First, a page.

by Tony Medley
I met Wolfgang Puck one day when I took my former boss, Litton Industries VP and General Counsel Bob Lentz, to lunch at Spago in Beverly Hills. Bob had retired by this time. When we met at Spago I was in a coat and tie. Bob showed up in a windbreaker and needing a shave. We were seated inside, and it was not long before Wolfgang Puck himself appeared at our table. He was cordial and welcoming and friendly and we said a few words and he wished us luck and left. He did not visit any other table. I am sure that the reason he visited our table is because he wanted to find out who this guy was who came into his restaurant looking like Bob looked. I want to add that Bob was one of the smartest and most sophisticated people I have ever known. He was just retired and relaxed and didn’t want to get dressed up to have lunch. But he did draw Wolfgang to our table and that was a plus.
Watching this documentary, one of the best I have ever seen, I was treated to so many familiar scenes like Patrick Terrail’s Ma Maison restaurant in West Hollywood that was so exclusive it did not have a published telephone number, a place where I dined occasionally for lunch.
Wolfgang Puck tells his whole story mostly by himself but with commentaries from contemporaries. With flashbacks we see him as a hugely successful chef, the first “Celebrity Chef” (he created the genre) and flashes back and forth to his youth and the journey he made. It was he who made Ma Maison into the most popular restaurant to go and be seen in Los Angeles if not the world. People like Orson Welles were there almost every day. This tells how Wolfgang turned it around from a floundering place with lousy food into a showplace with food to die for. Once Wolfgang left, it disappeared.
Directed by David Gelb, it also tells how he branched out from there, inspired by his soon to be wife, Barbara Lazarof, co-founder & Partner, Wolfgang Puck Brand. She is interviewed, too, as are many others who give their view of this extraordinary man. One of my few, maybe only, criticisms of the film is a fault of many documentarians, the people interviewed appear many times but are only identified once. Viewers can’t be expected to remember who these people are, and documentarians should insert graphics of who they are every time they appear.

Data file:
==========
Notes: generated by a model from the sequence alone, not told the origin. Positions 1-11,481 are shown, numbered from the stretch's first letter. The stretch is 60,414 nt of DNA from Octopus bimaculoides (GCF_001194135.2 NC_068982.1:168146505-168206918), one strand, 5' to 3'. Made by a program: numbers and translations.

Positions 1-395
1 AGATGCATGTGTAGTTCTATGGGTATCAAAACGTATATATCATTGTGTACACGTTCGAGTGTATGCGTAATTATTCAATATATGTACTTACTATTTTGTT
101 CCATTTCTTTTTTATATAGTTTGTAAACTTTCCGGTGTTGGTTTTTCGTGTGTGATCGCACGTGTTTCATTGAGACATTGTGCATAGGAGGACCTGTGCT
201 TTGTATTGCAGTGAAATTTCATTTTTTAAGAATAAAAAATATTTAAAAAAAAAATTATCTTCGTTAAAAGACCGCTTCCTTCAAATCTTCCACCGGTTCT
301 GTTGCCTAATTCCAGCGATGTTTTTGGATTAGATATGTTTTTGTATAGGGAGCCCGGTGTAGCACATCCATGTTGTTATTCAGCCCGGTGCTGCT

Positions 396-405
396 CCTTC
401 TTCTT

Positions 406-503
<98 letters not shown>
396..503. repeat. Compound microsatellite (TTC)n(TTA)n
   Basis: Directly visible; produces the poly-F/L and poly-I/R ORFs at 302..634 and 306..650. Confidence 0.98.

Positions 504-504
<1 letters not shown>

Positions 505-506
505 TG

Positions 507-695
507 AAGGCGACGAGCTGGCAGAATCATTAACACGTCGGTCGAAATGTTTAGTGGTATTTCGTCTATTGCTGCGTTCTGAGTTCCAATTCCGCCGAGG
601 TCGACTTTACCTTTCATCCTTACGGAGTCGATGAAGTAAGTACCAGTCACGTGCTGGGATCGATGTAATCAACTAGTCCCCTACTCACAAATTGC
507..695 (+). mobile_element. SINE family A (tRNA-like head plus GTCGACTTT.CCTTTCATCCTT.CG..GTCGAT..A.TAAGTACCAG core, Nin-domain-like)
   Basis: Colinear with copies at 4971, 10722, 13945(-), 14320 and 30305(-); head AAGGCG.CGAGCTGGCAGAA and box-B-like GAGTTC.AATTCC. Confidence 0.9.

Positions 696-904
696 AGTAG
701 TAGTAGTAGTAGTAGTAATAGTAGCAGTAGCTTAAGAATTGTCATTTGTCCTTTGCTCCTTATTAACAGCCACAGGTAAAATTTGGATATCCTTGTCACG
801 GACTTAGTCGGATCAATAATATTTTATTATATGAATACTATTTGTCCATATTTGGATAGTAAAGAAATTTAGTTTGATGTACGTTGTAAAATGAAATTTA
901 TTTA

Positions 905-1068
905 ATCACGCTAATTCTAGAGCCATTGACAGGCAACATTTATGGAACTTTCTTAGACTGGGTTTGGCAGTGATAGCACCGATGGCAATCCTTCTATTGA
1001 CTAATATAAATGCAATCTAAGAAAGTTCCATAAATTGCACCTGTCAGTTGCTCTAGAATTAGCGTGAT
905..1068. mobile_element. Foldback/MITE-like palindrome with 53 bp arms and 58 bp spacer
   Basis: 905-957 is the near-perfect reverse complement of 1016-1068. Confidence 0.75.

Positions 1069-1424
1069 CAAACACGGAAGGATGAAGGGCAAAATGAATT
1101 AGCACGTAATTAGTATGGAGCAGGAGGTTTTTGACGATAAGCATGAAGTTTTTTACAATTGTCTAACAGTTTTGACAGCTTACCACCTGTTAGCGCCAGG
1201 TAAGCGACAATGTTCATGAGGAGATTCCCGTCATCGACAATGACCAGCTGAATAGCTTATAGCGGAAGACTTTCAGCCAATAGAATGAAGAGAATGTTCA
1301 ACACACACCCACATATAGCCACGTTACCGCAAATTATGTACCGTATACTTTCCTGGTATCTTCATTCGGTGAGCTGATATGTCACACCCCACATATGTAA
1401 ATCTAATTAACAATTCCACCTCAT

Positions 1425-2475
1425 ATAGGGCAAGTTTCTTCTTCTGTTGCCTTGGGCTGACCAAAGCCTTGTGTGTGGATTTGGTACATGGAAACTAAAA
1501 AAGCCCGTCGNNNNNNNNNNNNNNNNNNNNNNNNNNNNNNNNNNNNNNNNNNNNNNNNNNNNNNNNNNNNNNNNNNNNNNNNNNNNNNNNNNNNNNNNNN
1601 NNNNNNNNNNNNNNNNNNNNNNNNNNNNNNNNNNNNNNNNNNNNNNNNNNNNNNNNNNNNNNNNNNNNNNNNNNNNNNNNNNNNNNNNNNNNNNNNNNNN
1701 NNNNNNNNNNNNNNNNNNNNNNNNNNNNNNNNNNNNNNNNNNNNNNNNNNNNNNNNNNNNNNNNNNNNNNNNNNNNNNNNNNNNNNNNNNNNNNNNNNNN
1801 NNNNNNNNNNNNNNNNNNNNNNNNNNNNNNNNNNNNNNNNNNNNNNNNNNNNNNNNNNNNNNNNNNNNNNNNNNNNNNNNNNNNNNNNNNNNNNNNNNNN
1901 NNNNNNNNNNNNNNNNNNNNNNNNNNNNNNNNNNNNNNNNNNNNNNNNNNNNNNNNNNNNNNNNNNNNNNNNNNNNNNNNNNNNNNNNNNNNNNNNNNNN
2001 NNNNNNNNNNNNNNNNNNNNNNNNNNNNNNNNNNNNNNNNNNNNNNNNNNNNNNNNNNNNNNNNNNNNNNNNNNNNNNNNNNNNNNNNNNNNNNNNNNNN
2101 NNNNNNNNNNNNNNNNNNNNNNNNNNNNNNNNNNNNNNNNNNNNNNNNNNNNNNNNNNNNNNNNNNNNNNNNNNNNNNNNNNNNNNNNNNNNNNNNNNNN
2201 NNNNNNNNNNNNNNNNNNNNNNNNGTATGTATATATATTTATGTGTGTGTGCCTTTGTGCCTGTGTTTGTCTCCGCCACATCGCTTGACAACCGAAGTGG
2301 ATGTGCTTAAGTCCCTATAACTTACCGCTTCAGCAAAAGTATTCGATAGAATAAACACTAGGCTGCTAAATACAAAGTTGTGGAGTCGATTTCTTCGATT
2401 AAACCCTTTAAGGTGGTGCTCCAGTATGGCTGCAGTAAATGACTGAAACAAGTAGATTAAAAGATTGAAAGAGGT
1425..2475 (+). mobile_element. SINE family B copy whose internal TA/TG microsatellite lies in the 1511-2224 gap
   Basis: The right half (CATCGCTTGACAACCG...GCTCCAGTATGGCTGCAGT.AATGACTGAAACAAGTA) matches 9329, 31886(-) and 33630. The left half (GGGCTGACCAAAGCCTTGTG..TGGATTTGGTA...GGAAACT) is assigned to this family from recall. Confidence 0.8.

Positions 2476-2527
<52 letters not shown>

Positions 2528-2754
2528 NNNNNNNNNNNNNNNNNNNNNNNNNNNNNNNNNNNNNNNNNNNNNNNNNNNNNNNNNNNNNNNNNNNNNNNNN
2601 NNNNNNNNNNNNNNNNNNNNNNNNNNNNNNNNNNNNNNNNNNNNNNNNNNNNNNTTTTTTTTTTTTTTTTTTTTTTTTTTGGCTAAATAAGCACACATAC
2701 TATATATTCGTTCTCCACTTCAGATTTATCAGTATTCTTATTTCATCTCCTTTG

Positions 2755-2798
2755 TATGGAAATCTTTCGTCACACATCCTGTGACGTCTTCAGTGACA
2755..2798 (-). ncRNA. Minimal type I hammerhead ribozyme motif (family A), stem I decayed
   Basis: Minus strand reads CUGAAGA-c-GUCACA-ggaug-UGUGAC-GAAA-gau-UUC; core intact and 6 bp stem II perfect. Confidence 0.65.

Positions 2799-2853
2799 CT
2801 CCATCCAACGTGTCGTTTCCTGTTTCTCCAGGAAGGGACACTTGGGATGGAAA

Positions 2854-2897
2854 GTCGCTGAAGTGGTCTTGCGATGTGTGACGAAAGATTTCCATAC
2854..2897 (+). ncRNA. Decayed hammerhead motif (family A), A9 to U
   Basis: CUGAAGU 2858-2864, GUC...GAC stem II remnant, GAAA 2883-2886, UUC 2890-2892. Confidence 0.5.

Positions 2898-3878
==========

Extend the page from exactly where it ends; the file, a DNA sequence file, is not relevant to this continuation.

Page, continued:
Puck tells the story of his rise from impoverished youth to the most famous chef in the world, and it is a fascinating tale, indeed. He was inspired throughout his life by his hatred of his adoptive father and a desire to prove him wrong. Puck is not only brilliant and hardworking, but he is also loaded with charisma with a captivating personality which comes through in the film loud and clear, and is certainly a key to his success.
Tony Medley is an attorney, columnist, and MPAA-accredited film critic whose reviews and articles may be read in several newspapers and at rottentomatoes.com, CWEB.com, Movie Review Query Engine (mrqe.com), and at www.tonymedley.com. His most recent book is “Learn to Play Bridge Like a Boss,” the most complete “all in one” book for beginners and also for advanced players. He is also the author of three books, UCLA Basketball: The Real Story, Sweaty Palms: The Neglected Art of Being Interviewed, the first book ever written on the interview for the interviewee and still in print after more than thirty years, having sold over a half million copies, and The Complete Idiot’s Guide to Bridge, which has sold over 100,000 copies. He is an American Contract Bridge League Silver Life Master and an ACBL accredited director.
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